It is completely understandable that many groups will be considering what to do about their clubs, meetings and events given the current context. Helpfully, we published an article yesterday with some guidance about policies and where to find information which can be read here: Coronavirus information and example policy.

Taking all of this into account, I wanted to give you my advice on how to manage the situation when working with young people:

  1. Follow national guidance but don’t take unnecessary risks!

As confusing as it may sometimes be, I would still advise people to follow the national guidance published by the Government and NHS. If you are concerned that your group shouldn’t open/run, perhaps the best thing would be to just hold off for a few weeks. I would suggest that every group should do a risk assessment specifically for this scenario and to ensure that best practice is being followed with hygiene and health and safety measures. Oxfordshire Youth members can download our Risk Assessment Policy template to help you do that.

  1. Have honest conversations, focusing on the “known-knowns”!

Young people know about the virus – they are just as plugged in as you are! They may have questions, have heard rumours, and may want to talk about it. As with anything else this is when it is so important to be honest and open in conversation. When you know the answer tell them; when you don’t know, tell them that as well – perhaps you can even find out the answer together! Don’t spread a rumour that you have heard without checking it out first. Be honest with your young people about the risk as well as the reality of the circumstances, and signpost them to more reliable sources of information, such as the NHS website.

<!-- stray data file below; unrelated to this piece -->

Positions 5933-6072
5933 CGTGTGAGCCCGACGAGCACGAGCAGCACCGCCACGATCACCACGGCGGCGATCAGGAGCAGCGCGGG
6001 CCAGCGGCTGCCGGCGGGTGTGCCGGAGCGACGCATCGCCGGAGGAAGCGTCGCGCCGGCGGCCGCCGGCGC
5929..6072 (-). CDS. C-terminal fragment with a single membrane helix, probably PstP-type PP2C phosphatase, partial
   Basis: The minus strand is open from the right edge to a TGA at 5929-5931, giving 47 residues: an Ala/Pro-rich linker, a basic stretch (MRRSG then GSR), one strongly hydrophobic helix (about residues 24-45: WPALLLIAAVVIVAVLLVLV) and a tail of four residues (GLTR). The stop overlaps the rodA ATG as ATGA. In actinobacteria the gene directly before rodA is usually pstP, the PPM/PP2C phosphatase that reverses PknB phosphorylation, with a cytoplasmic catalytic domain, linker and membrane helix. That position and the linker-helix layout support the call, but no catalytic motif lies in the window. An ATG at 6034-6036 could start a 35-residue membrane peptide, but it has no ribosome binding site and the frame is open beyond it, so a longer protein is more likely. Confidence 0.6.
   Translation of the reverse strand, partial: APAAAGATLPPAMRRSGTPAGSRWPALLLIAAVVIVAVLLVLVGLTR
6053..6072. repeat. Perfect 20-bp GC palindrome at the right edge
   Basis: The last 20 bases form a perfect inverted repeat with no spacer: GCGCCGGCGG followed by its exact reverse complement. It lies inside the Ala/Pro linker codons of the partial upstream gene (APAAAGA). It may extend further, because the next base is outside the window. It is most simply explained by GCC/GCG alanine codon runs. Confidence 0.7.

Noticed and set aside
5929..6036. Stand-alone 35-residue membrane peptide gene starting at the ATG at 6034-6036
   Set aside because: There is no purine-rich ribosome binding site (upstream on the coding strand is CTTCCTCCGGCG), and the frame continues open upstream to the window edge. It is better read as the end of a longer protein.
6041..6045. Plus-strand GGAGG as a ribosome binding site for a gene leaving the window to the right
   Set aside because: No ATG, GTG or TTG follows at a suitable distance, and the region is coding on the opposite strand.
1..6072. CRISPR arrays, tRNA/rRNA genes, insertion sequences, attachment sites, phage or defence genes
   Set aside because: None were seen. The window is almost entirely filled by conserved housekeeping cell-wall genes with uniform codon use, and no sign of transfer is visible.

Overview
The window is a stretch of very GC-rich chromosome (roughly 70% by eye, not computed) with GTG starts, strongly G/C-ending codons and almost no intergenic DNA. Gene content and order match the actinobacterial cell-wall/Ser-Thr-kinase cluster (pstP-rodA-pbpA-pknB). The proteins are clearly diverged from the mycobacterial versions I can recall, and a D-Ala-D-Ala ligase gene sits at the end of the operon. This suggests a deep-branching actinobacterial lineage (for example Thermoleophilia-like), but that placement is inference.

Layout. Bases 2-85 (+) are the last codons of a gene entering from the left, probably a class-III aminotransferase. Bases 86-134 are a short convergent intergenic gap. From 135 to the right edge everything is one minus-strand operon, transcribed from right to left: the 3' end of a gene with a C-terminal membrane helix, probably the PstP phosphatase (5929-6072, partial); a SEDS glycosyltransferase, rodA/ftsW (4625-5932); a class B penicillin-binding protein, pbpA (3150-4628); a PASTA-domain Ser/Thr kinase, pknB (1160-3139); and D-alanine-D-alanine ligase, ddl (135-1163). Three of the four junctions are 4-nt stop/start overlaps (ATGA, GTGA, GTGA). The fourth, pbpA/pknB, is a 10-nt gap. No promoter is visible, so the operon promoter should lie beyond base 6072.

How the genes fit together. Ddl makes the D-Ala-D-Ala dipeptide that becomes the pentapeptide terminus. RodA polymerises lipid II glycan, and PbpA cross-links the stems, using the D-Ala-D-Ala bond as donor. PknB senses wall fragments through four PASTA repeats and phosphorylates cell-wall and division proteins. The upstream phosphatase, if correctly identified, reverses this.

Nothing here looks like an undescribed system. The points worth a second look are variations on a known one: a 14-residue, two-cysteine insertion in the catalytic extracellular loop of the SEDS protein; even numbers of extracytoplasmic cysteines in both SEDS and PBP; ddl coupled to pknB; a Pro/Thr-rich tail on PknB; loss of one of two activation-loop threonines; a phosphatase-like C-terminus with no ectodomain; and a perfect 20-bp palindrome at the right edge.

It is important that you acknowledge their concerns. Some young people may be feeling really anxious about this, particularly if they have elderly or inform relatives and loved ones. Listen with respect and respond appropriately.

Do shut down discriminatory language immediately. The coronavirus is not an excuse for xenophobia or bad behaviour. Unfortunately some people think it is, and some young people may have experienced this themselves. Be sensitive to that in your interactions with them.

  1. Be the great role model that you are!

You have a responsibility to model the behaviour that you want them to emulate. This is now more important than ever! This means demonstrating good practice with personal hygiene and health and safety, taking appropriate measures to ensure they can be safe when with you (such as making tissues, and anti-bacterial soap available to them freely) and role modelling positive language and attitudes towards others.

The coronavirus will pass. See this as an opportunity to support young people, reinforcing the positive relationship they can have with you and making sure that they feel safe and informed. That can only be a good thing.

Stay positive!